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Nebraska students stealing soap dispensers, toilet seats as part of TikTok challenge
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Nebraska students stealing soap dispensers, toilet seats as part of TikTok challenge

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The summer's viral sensation involves stacking milk crates nd then attempting to climb them. #MilkCrateChallenge had taken over the popular video creating app.

The student opens up a backpack and pulls out a dripping soap dispenser.

In the video posted online, the student then zooms in on the logo printed on the dispenser: Omaha Public Schools.

At school districts across the state and nation, students have been stealing such items as soap dispensers and toilet seats and posting videos about it to the social media platform TikTok.

The videos are posted online in what is known as the “devious licks” challenge.

Typically, the videos show students removing items they have taken from school out of their backpacks.

Locally, students and school officials said they have noticed missing soap dispensers, toilet seats, hand dryers, a fire extinguisher, a clock, erasers, cords, markers and even an attempted sink theft.

Other students have now started posting videos to TikTok of trashed bathrooms or missing soap dispensers in a plea to get their fellow students to stop participating in the challenge.

Rebecca Kleeman, a spokeswoman for Millard Public Schools, said dozens of soap dispensers have been taken from middle and high schools in the district. Someone also tried to take a mirror.

Kleeman said that while students may see it as a social media challenge, it is property damage.

“When it happens, we investigate it and students face consequences and restitution,” Kleeman said. “We don’t just let it go. We chase it.”

Kleeman said the district has plenty of soap, dispensers and hand sanitizer to replace the missing items.

Along with being exceedingly immature, Kleeman said the thefts are frustrating for the district’s hardworking custodial staffers who have been working to keep schools clean during the pandemic.

OPS spokeswoman Bridget Blevins said district officials are aware of incidents in schools related to the trends.

“We take these matters seriously,” Blevins said in a statement. “Omaha Public Schools will address such incidents following our student code of conduct. Our district will also engage our law enforcement partners, if necessary.”

Blevins said the district is encouraging families to partner with the district in guiding students in the use of good judgment for their safety and the safety of others.

Bathrooms at Westside Community Schools also have been hit.

“We will continue to communicate with our students and our families about the consequences that result from poor decisions on social media or with technology,” the district said in a statement.

Next week, the school district will host a Digital Citizenship Forum for all families and teenagers in the community to share information about social media, what to watch for and the long-lasting consequences that could result from one bad decision online or on a phone.

The forum on Sept. 23 starts at 6:30 p.m. at the Westside High School Auditorium and will go over topics such as cyberbullying, online safety, sexting, online predators and school and legal consequences.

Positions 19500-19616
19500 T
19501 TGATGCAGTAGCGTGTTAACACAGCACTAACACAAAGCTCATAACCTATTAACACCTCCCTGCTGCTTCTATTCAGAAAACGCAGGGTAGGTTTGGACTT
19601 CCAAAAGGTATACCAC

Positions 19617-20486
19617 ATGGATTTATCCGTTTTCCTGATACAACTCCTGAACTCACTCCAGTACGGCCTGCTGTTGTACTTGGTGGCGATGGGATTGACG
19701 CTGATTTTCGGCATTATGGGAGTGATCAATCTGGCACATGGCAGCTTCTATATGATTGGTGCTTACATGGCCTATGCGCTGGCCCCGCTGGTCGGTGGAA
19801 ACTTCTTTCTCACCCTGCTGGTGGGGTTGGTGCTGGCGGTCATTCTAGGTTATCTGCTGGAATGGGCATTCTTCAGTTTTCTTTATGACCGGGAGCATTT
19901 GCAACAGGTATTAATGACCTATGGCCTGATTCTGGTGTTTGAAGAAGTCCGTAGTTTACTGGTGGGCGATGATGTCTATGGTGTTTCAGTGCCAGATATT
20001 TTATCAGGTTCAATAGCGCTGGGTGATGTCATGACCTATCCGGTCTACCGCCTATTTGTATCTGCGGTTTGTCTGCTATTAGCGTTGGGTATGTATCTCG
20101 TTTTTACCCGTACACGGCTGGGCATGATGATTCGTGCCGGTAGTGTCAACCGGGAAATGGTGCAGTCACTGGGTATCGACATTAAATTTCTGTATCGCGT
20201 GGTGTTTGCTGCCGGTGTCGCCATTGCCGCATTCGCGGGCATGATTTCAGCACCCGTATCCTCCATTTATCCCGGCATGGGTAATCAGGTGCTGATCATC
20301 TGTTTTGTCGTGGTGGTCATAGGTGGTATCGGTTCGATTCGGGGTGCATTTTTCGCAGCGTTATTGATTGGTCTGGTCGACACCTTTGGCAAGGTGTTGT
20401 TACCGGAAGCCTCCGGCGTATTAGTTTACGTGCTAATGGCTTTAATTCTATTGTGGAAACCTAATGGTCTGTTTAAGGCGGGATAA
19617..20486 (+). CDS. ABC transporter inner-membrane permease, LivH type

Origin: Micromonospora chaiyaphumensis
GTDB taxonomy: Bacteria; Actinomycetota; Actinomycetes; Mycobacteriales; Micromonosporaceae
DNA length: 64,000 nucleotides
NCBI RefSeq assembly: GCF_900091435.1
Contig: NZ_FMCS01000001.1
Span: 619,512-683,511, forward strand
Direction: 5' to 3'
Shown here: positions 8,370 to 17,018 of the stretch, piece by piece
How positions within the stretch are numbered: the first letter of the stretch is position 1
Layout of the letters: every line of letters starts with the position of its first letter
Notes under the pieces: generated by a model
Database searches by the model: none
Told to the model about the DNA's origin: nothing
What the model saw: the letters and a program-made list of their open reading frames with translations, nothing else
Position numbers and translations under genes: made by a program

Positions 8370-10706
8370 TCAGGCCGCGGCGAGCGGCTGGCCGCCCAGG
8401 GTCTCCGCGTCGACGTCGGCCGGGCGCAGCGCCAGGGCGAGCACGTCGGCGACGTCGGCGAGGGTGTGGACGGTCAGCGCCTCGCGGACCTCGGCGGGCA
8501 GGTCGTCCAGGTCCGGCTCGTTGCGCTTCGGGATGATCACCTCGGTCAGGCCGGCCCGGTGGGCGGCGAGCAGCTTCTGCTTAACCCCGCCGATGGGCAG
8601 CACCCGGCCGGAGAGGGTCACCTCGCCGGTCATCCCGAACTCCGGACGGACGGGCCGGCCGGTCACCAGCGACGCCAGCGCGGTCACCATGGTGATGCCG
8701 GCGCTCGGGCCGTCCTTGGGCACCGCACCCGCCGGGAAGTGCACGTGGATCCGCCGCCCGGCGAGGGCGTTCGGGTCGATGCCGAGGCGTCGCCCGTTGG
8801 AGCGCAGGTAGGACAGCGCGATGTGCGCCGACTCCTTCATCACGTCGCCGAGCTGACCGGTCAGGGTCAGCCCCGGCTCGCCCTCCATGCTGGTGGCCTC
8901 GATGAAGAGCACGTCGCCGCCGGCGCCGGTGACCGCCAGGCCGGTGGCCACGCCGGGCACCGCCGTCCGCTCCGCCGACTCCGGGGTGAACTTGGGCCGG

Other school districts, like Elkhorn Public Schools, said they have seen very light activity related to the social media trend with items of little value.

Annette Eyman, spokeswoman for Papillion La Vista Community Schools, said her district started seeing the trend last week, but it appears to be slowing down.

The Bellevue Police Department weighed in by sharing a popular Facebook post urging parents to talk to their kids about the challenge.

“A talk from you is much better than a call from the principal or school resource officer,” said the post, which has been shared nearly 2,000 times.

Officials with the Omaha Police Department said they haven’t come across any reports from local schools of thefts or vandalism tied to the TikTok challenge. Some incidents may have been handled in-house, a police spokesman said.

Lincoln police have at least four reports of stolen soap dispensers at Lincoln schools, said Officer Erin Spilker, the department’s public information officer.

Three incidents took place at Southwest High School and the fourth happened at Mickle Middle School.

All three teens in the cases at the high school received referrals, which means they weren’t cited but will instead be contacted by juvenile court, Spilker said.

There can be consequences beyond the quick TikToks. Stealing or damaging school property, like soap dispensers or paper towel holders, is considered vandalism, Spilker said.

“Just because something’s a trend on social media doesn’t mean there aren’t consequences for those actions,” she added. “What might be fun now might have lasting consequences.”

In response to TikTok incidents at their school, several Lincoln High School students picked up brooms and trash bags and helped clean up, according to a tweet from the school’s principal.

“Even on hard days I’m amazed by our students,” Principal Mark Larson tweeted.

World-Herald Staff Writer Kelsey Stewart contributed to this report.


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